Top of the Stack: Colossal’s Favorite Art Books of 2022
November 28, 2022

As we near the end of 2022, we’re taking a look back at the year, starting with the books we found most compelling, impressive, and inspirational. We’ve published dozens of articles on artist monographs and compendiums of broader topics across art and design and science and history over the last 12 months, and these are the 10 titles that impacted us most.
Head to Bookshop to browse all 25 books on our list, including the highly anticipated Hilma AF Klint Catalogue Raisonné, a glimpse into rarely-seen works by Ruth Asawa, and a dive into the history of protest art. More

Do stories and artists like this matter to you? Become a Colossal Member today and support independent arts publishing for as little as $5 per month. The article Top of the Stack: Colossal’s Favorite Art Books of 2022 appeared first on Colossal.

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An Arctic Ptarmigan Takes Flight in the 2022 Bird Photographer of the Year Competition’s Winning Capture
September 9, 2022

During the summer months, ptarmigans sport plumage of gray, brown, and black with white bellies and wings. Breeding in the high mountains where winter brings snow, the birds naturally camouflage by turning completely white. Norwegian photographer Erlend Haarberg’s capture of one of the upland game birds taking flight in the dramatic mountains of Tysfjorden won the grand prize in the 2022 Bird Photographer of the Year competition.
The world’s largest bird photography competition welcomed more than 22,000 submissions this year. More Continue reading

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Bees Wrap Ava Roth’s Intricately Beaded and Embroidered Motifs in Golden Honeycomb
July 27, 2022

Seasons and the natural rhythms of bees determine much of Ava Roth’s practice, which hinges on collaborating with the fuzzy pollinators. The Ontario-based artist (previously) stitches elaborate embroideries with beads and intricate thread-based motifs that, once her contribution is complete, she turns over to her insect counterparts. The critters then finish the mixed-media pieces by embedding them in golden, hexagonal honeycomb.
Because the bees Roth works with only produce the waxy substance during the heat of the summer, the time available for inter-species cooperation is limited. More Continue reading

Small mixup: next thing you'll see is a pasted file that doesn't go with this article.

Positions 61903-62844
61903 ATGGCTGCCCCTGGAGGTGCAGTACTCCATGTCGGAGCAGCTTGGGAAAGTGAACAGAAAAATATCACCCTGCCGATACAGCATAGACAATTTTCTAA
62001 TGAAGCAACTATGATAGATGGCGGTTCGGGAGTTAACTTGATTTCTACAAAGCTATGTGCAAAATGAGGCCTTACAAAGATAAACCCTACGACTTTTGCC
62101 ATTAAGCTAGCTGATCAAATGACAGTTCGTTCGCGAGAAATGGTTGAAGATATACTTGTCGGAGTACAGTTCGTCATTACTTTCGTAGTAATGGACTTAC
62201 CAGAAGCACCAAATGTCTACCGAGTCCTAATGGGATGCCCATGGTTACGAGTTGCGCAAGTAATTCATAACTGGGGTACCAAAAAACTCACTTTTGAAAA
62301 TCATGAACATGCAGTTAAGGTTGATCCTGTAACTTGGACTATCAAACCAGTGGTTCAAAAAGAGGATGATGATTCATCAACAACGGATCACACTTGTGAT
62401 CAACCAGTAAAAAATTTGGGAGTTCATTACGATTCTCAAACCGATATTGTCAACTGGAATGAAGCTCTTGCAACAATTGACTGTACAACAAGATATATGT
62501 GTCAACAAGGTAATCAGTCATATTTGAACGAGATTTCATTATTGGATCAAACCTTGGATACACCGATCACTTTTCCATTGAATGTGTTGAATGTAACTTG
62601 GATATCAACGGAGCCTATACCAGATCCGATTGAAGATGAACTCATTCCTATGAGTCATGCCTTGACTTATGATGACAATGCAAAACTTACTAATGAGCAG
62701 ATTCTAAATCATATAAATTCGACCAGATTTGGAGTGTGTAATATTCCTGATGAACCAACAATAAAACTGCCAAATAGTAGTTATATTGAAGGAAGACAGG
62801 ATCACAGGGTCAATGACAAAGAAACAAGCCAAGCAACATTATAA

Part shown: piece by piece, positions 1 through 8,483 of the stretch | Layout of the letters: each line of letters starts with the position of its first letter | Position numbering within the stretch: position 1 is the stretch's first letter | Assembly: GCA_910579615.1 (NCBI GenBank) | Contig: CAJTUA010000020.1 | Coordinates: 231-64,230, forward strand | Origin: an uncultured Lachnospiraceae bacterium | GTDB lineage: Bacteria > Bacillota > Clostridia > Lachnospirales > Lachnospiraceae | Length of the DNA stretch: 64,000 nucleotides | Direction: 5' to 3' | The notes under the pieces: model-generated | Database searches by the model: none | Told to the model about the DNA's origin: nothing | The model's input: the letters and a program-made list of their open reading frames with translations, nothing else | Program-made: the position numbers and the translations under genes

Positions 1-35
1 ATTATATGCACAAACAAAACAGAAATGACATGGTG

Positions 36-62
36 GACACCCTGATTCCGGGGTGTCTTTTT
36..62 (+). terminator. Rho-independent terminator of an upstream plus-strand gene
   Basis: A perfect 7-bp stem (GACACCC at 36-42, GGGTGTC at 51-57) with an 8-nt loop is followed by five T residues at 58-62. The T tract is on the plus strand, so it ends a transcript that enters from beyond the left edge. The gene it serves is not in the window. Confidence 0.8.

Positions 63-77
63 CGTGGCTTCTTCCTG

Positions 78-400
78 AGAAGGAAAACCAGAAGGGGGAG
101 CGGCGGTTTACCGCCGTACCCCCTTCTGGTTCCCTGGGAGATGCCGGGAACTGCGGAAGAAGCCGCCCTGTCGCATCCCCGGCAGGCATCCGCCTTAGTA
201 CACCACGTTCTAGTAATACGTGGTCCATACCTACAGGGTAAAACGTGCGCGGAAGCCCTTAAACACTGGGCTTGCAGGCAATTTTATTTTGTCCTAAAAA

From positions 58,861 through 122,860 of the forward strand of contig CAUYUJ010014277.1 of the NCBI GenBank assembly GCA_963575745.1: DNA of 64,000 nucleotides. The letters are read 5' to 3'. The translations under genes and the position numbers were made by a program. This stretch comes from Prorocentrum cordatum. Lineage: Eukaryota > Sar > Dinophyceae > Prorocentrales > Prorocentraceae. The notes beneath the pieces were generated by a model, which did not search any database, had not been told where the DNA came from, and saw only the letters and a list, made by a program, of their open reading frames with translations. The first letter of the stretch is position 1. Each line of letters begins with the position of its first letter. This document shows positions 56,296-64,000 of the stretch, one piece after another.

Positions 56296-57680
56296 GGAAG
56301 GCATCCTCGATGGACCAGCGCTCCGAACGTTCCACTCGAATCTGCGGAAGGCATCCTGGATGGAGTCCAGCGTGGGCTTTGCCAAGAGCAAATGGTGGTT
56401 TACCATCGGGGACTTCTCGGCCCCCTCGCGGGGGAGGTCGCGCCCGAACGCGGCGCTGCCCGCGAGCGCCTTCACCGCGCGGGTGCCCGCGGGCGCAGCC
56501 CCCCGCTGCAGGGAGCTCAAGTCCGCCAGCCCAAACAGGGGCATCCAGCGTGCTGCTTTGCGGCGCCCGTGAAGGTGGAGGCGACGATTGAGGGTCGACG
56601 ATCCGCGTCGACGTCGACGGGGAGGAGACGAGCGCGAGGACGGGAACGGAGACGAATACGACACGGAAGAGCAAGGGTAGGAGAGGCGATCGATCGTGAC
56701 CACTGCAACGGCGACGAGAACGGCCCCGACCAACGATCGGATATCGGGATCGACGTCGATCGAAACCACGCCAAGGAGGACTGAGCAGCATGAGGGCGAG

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Vibrant Textiles and Repurposed Eyewear Camouflage the Subjects of Thandiwe Muriu’s Celebratory Portraiture
May 22, 2022

From chunky hair beads and rollers to sink strainers and brake pedals, Nairobi-based photographer Thandiwe Muriu (previously) finds fashionable use for ordinary objects. Worn as glasses that obscure a subject’s identity, the repurposed items add cultural flair to Muriu’s vibrant portraits and are connected to both her background and Kenyan life, more broadly. Red fringe evokes the tassel that hung from her uncle’s Toyota Corolla, which transported the artist home from school each day, while the orange plastic drain catcher references the joy found in sharing chores. More Continue reading

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In ‘Forothermore,’ Artist Nick Cave Harnesses the Power of Beauty and Art to Inspire Change
May 17, 2022

From floral Soundsuits and found-object sculptures to a multicolor web of millions of pony beads, Forothermore surveys the 30-plus-year career of artist Nick Cave. The retrospective, which draws its name from “forevermore” and “for others,” opened last week at the Museum of Contemporary Art in Chicago and captures both the evolution and mainstays of the artist’s practice. Cave spoke with Colossal in an interview ahead of the show, saying, “Why now, why now this moment, why this exhibition, why this survey, and who is it for? More Continue reading

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Invoking Black Masking Traditions, Artist Demond Melancon Beads Elaborate, Celebratory Portraits
March 31, 2022

Through intricately woven displays of minuscule glass beads and rhinestones, Big Chief Demond Melancon continues a legacy. He belongs to the tribe of the Young Seminole Hunters in New Orleans, where he was born and raised, and is a leader in the tradition of creating Mardi Gras suits. The “wearable sculptures” are elaborate and celebratory, and Melancon’s works are known for their immense nature and for exhibiting his deft technical skill. Extremely labor-intensive, the garments tend to envelop their wearer in multiple layers and contain more than one million glass beads precisely stitched into evocative narratives of American history. More Continue reading